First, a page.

At Troutdale the first ice showed up on the trees as the temp fell to freezing.  This is where I made the extremely poor choice. Thinking I was “Unstoppable” in my 4Runner, I decided to continue east on the freeway and go straight up the hill in Corbett instead of the much more gradual “ice storm route” on the old highway.  So smart, I could shave 5 minutes off the drive home!  Everything was fine until the last turn of the freeway before the exit; suddenly there were trucks and cars sitting all over the highway not moving.  And one truck was on the exit blocking it.  Soon a truck was behind me too and there I was, trapped on a freeway in the middle of an ice storm on a quarter tank of gas.  I sat there for 1/2 hour and nothing moved.  An ambulance went by along with police cars too; it was only this afternoon I found out that there was a stabbing just a 1/2 mile east at the same time!  Who knew there could be so much drama at 1am in the middle of nowhere?  Finally one lane started creeping forward and I was able to go backwards up the entrance ramp (no cars on it) and head up the hill.  Extremely slick, not just a little, but totally smooth ice most of the next 4 miles.  The last big hill before home drops about 300′ in less than a mile; very steep.  I almost ditched it and walked, but instead made it by keeping one set of tires in the ditch or off the pavement which is much crunchier and provides a bit better traction; that’s a technique I’ve refined over the years.  Got home at 1:30am.  Ended up with 1/4″ ice by this morning.  It appears most of it is still there; but at least it’ll be “older” ice on the way home tonight.  Maybe a little better traction?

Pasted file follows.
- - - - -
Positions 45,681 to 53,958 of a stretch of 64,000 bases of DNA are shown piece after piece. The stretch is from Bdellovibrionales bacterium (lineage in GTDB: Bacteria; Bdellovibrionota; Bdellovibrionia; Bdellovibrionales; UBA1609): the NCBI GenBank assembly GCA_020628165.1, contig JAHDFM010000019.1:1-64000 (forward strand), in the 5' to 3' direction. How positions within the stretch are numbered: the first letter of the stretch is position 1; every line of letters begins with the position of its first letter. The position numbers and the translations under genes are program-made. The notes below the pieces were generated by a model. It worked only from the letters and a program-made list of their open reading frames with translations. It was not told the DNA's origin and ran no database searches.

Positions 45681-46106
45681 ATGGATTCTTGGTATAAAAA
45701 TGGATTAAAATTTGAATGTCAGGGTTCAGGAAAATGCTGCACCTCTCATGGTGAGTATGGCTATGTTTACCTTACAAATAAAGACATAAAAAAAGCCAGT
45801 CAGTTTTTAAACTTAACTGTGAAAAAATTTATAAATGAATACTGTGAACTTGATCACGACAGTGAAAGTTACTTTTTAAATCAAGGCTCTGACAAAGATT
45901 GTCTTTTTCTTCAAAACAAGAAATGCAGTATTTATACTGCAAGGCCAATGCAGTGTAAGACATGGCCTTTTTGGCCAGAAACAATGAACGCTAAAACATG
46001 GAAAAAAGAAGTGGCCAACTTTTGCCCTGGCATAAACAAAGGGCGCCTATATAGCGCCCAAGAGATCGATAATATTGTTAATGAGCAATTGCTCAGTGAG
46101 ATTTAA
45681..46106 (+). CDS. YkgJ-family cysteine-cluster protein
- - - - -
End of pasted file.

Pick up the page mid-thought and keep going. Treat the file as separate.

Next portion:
My wife said…“stay near the station next time!”

By the way, the worst drive ever was during that evening snow event in January 2012.

Chief Meteorologist Mark Nelsen